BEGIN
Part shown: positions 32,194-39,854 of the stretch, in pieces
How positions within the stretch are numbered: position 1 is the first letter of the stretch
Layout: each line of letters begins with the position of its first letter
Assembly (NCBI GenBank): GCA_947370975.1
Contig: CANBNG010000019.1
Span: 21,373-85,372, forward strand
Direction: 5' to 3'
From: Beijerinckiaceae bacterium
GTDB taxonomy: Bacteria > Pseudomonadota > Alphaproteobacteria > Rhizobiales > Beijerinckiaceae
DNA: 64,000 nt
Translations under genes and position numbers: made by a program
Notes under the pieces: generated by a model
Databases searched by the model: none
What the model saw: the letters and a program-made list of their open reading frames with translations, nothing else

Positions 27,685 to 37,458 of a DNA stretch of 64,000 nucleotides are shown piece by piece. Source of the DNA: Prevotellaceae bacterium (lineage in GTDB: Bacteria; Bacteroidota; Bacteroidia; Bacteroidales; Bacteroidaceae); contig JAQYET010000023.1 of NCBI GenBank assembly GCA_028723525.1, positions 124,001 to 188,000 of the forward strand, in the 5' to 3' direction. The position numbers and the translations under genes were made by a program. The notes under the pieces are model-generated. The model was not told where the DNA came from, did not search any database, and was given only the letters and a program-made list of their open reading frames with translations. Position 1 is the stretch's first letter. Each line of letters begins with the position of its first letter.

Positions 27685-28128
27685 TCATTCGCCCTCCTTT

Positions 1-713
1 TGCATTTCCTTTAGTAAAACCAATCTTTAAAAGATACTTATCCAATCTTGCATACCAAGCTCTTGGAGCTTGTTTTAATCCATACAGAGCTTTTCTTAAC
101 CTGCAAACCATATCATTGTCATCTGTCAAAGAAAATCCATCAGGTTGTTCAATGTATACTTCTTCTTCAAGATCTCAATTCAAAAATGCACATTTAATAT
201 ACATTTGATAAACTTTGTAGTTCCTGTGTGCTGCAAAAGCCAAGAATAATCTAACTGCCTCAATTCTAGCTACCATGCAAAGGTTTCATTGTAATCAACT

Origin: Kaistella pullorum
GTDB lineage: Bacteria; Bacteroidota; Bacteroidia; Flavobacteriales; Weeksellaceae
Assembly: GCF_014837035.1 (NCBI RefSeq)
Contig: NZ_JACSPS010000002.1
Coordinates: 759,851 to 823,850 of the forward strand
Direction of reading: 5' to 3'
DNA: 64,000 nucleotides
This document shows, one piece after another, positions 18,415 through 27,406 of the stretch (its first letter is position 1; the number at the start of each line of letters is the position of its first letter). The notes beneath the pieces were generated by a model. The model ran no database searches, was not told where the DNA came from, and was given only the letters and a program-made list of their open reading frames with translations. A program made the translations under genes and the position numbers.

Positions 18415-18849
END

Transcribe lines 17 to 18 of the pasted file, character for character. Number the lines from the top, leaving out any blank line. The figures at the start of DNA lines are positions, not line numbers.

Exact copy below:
27685 TCATTCGCCCTCCTTT

Positions 1-713